“If you need it bad, that’s how you’re gonna get it.”
In our microwave world, we want (or need) things done quickly. If you rush a job, quality suffers. How do we resolve this paradox?
Many businesses are doing something right. Our furnace recently died in the cold of winter; the two companies with the fastest response also have top reviews for quality. Perhaps that can be explained away with repetitive processes. But what about quality plus innovation? Complicated, unpredictable processes? New product development? Complex systems architectures and design?
Submit to the Triple Constraint…?
In the world of complex systems, professional project managers for years controlled conflicting priorities with a tradeoff model. If your project got off track (schedule, cost, or expectations), you could optimize the plan. The project manager drew a triangle and labeled each point:
It’s a triple constraint.
Of course, someone realized, you could Quickly deliver Big, Cheap Junk, so they taught their protégés to write in the middle of the triangle:
They still call it a triple constraint.
“Good enough” is better than perfect.
One day researchers and savvy marketers discovered that people don’t really know what they want until they see it, and people typically use only about 20% of new innovation anyway.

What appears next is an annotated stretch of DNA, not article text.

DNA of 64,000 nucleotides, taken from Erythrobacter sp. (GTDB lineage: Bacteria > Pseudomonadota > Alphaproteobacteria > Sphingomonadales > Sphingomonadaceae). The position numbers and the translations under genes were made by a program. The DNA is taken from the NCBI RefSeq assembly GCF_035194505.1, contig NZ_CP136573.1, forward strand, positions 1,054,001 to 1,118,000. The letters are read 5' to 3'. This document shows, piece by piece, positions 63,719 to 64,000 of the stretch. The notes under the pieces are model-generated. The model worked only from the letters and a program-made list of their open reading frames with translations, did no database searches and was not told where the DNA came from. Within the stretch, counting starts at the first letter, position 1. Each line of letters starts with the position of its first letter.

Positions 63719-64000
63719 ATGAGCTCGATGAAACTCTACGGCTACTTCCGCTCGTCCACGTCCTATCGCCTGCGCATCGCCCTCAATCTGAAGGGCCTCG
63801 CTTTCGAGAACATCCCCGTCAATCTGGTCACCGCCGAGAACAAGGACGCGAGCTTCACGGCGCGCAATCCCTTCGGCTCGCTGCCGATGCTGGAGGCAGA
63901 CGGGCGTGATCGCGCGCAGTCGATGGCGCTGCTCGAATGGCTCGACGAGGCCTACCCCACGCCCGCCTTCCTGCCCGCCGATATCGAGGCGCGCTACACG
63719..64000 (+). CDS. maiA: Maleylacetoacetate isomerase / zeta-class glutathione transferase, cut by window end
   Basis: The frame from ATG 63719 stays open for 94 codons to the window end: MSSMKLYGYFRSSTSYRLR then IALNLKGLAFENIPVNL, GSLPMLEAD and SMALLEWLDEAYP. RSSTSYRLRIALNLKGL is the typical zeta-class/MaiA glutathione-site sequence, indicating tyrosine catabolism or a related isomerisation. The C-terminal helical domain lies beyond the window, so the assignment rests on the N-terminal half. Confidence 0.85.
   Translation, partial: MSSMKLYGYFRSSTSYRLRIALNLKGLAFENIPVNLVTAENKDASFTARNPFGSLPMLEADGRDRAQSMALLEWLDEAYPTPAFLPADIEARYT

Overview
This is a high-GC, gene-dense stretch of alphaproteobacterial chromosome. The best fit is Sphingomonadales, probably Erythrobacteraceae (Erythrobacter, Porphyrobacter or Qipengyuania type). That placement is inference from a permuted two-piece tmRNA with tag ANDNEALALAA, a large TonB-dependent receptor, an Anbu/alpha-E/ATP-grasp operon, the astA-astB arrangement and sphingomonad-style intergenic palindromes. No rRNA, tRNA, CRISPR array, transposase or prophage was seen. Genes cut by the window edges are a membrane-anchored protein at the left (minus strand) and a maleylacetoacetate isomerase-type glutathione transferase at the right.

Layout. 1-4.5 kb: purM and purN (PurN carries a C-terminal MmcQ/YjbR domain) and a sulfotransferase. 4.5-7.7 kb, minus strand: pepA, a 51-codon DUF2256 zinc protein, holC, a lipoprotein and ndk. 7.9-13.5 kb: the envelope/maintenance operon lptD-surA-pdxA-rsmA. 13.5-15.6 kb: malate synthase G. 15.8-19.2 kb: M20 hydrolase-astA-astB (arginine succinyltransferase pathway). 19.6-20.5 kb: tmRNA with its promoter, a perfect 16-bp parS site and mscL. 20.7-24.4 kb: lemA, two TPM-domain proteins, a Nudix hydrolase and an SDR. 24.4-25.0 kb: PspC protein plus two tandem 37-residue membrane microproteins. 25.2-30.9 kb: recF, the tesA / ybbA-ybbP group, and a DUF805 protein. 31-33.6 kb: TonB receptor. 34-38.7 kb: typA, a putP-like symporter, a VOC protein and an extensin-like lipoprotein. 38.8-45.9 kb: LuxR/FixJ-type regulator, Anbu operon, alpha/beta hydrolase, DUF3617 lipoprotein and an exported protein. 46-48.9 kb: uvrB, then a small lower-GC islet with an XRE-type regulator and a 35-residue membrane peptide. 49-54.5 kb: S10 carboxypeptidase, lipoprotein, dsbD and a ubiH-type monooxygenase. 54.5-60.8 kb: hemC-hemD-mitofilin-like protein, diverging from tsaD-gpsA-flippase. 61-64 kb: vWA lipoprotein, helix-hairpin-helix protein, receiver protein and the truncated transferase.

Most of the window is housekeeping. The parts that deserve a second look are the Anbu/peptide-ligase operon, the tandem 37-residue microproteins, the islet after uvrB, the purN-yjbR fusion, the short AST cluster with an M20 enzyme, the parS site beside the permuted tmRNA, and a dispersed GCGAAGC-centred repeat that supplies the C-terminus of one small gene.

So why waste time building big, perfect things? In fact, delivering a little bit that is “just right” might be appreciated even more by our customers.
After delivering a little bit, we have some budget left over to deliver the next little bit. If we get it wrong, toss it. We’ve got room to build the next thing with the money saved in this new approach. Companies like Apple — that learned to deliver less than their competition, but deliver it extremely well — started to thrive, and then they picked up the pace.
Bonus: Customers get their hands on our product or try out our service sooner. We had a decent idea of what was most important, and delivered just that little bit, and quickly. Now we’re making friends and influencing people, and getting good feedback on what’s next on the priority list.
Double Bonus: We may be only a quarter through our roadmap and already getting 80% or 90% of the benefit. Now we have 75% of our budget or timeline left. We can proceed like we thought we would, or we can shift all that budget and people to focus on the Next Big Thing, that other big deal that wasn’t getting anything done yet. Were we ready for that pleasant surprise? Can our team turn on a dime? Is anyone paying enough attention to recognize the opportunity? Do our change management processes understand?
Double Bummer: We’re not the only ones doing this. Other teams and our competitors also embrace this new approach of delivering a little bit at a time, with quality embedded as we go. So the problem doesn’t go away, it gets more sophisticated and susceptible to the process of how we and our teams do our work.
Getting things done right and getting the right things done.
In order to get the “right things done” quickly, agile frameworks use the iterative and incremental approach described in my prior Focus & Flexibility post.
If the first half of quality is based on understanding fitness for purpose — getting clarity from external feedback — the second half of quality is based on disciplines to heighten internal feedback .